As model railroaders, it seems we are always drawn to water features. Not only do they add visual interest, but often times they pose an obstacle for the railroad to either cross or follow. In any case, one of the most important aspects is recreating where land meets the water. In an urban setting, it might be a man-made retaining wall. Along a coast line it might be a sandy beach or piles of rocks. In some areas, lush greenery grows right up to the water’s edge.
When river and stream banks are undercut and eroded by the flow of water, the roots of trees growing nearby are exposed. Without getting too deep into the hydrology theories of fluvial bank erosion rates, bank erosion is a natural process and can be easily found along waterways in a variety of landscape situations.
Because stream bank erosion is such a common occurrence, and the results so visually interesting, this natural effect begs to be modeled. The latest version of my freelanced On30 Mosquito Creek Lumber Company layout is under construction and I wanted to feature several typical Louisiana waterways, swamps and bayous. In the southeastern United States, “Low Country” trees grow right up to the banks and many times grow right in the water. I had to include this type of scenery feature on my new shelf-style swamp logger layout.
Even if you’re not modeling the swamps of Louisiana, recreating realistic exposed tree roots along a riverbank is a fast, easy and fun scenery project. Let’s dig in!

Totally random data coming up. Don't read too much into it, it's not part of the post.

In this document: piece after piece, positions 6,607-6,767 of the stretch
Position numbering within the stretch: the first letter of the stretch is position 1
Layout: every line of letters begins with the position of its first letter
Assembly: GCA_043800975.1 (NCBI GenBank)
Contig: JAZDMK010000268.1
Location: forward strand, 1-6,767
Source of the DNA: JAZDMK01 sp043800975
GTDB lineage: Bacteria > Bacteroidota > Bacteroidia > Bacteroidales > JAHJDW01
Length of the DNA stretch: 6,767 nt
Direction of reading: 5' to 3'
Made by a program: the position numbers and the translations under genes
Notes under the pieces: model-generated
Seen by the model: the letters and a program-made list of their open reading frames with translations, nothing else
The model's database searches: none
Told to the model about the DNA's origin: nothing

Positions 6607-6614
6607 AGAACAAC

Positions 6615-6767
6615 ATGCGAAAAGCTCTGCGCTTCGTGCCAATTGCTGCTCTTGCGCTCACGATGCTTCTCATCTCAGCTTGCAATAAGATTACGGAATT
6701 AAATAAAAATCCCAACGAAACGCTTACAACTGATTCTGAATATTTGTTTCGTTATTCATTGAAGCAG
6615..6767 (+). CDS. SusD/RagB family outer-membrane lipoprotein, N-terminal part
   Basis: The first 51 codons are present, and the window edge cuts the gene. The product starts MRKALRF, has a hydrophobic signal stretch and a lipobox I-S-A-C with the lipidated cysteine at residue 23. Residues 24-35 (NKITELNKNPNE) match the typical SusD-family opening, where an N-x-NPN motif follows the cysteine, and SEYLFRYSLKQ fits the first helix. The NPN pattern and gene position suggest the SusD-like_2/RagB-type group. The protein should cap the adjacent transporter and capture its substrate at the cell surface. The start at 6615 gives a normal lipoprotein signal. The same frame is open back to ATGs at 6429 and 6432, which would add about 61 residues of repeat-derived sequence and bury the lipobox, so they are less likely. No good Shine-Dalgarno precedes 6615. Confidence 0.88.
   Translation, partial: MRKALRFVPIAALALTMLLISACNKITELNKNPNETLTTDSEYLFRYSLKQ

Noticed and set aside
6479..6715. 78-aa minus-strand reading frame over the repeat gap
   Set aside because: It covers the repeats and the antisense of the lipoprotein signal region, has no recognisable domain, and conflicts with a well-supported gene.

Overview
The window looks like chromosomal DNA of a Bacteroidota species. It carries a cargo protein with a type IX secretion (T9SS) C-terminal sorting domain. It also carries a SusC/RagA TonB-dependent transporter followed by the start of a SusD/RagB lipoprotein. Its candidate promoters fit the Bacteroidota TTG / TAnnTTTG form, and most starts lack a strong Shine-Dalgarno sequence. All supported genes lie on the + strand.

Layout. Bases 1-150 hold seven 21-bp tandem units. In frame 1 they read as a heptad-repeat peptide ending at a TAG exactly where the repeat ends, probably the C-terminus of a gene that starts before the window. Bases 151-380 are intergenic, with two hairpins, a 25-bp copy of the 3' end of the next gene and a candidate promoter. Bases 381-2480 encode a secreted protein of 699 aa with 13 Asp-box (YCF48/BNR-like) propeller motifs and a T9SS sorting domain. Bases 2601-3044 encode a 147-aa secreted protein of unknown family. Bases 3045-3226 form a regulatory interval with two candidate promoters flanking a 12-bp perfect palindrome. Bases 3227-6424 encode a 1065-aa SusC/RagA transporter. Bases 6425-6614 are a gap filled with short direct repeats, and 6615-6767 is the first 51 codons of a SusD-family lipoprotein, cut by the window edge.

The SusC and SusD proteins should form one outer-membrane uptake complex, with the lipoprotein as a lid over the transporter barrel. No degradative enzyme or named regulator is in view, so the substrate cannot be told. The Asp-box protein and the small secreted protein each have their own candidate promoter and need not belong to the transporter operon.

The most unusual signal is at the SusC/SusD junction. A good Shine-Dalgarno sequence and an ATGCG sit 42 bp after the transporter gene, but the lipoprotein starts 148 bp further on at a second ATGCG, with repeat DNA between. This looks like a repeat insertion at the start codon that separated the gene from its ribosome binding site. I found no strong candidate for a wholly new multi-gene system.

Prepping the Layout
To model an eroded riverbank, I chose an area on the layout next to the Green River lift bridge. I have used 2-inch insulation foam for my sub-roadbed and track surface on this layout, so I roughly carved the foam edge to create a steep-sloped bank. The river’s surface is made from 1/8-inch tempered Masonite hardboard attached directly to the benchwork framing. I also added bridge pilings and retaining wall abutments to the areas around the lift bridge
Lightweight spackle has become my favorite go-to scenery material. For this project I used an artist’s palette knife to work the spackle onto the foam to build-up the riverbank contours. After it dried overnight, I painted the riverbank a muddy gray-brown color using basic acrylic craft store paints. I then sprinkled a light dusting of fine dirt onto the wet paint and let it dry thoroughly.
Making the Tree Roots
I used a small pair of wire nippers to cut a bunch of .8 mm wire into 2- or 3-inch sections. Just about any thin, bendable wire will work. I bundled three or four pieces of the wire together and twisted them in the center, leaving the wire at each end free. These ends will become the exposed tree roots. After I amassed a good pile of the bundles, I cut each in the center to create two separate root segments.
Once I had assembled a dozen or more of the root bundles, I again turned to the lightweight spackling compound to coat the wires. This time I mixed a small amount of the compound with water in a shallow container until it was the consistency of pancake batter. I held the root bundle by the twisted end of the wire and dipped the roots into the thinned compound until the wires were coated. This technique adds random thickness to the roots…